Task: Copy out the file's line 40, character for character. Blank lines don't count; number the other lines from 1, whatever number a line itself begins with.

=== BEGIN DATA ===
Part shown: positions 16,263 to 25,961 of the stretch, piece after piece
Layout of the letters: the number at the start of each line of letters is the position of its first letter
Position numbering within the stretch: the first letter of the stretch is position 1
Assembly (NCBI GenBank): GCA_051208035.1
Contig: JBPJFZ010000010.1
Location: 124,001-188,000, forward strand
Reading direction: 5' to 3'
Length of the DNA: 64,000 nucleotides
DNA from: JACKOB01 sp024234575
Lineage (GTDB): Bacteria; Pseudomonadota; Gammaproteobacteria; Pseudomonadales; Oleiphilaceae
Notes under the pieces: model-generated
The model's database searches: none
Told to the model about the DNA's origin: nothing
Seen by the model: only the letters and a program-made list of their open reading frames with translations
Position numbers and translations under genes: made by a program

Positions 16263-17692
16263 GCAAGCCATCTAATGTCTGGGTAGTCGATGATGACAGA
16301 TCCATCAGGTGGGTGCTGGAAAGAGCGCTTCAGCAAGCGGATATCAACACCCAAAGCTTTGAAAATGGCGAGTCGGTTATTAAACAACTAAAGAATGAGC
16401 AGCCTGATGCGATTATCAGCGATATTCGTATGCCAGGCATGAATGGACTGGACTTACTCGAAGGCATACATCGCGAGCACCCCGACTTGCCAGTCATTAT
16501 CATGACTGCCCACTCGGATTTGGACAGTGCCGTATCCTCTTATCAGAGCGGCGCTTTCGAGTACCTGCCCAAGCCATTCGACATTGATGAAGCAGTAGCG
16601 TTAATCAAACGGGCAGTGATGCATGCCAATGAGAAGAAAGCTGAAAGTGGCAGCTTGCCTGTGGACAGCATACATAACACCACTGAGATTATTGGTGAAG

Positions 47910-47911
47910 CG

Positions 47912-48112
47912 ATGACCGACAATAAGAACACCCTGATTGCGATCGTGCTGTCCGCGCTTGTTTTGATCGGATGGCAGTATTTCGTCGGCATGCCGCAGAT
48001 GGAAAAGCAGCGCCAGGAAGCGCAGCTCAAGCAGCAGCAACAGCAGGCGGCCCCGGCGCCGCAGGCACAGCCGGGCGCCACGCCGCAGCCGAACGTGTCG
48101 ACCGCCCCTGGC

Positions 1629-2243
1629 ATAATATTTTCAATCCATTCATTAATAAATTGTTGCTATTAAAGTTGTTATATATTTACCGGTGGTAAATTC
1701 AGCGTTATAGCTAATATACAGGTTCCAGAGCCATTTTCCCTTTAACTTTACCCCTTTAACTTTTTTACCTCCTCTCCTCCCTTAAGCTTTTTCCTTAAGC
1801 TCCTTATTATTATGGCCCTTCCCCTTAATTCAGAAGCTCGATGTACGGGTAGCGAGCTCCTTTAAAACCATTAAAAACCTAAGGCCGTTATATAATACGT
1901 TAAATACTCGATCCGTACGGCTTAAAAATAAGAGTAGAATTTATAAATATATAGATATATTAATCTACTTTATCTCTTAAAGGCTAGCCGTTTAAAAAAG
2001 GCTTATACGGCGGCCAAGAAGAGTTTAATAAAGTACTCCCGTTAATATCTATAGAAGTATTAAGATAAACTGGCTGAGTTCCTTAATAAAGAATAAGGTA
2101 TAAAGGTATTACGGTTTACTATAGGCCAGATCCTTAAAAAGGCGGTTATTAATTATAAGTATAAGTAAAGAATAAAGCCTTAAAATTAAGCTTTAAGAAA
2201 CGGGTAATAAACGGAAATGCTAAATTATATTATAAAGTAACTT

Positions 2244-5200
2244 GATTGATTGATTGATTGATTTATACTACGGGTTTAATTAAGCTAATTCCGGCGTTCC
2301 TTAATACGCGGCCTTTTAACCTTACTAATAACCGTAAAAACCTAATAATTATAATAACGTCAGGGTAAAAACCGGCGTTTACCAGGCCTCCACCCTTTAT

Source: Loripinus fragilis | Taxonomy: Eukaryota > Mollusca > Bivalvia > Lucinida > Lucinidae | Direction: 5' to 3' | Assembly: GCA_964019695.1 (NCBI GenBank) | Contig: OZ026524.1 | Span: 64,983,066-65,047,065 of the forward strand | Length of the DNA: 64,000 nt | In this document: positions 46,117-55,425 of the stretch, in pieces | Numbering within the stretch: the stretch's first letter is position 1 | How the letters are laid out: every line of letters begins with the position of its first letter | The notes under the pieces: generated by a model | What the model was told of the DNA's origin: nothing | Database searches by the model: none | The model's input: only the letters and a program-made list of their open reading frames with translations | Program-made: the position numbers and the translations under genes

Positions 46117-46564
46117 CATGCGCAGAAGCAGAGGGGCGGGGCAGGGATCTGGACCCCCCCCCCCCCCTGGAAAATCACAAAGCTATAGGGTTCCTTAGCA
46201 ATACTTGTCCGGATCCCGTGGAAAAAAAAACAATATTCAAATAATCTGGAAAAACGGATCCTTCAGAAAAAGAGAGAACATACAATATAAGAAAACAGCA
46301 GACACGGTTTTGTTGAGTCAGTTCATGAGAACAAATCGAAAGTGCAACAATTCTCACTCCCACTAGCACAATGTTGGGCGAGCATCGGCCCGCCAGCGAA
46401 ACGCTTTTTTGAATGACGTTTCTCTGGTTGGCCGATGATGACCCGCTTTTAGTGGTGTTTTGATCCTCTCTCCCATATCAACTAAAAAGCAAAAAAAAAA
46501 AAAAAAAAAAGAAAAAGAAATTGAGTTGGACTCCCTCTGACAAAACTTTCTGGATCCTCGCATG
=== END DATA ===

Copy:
Positions 46117-46564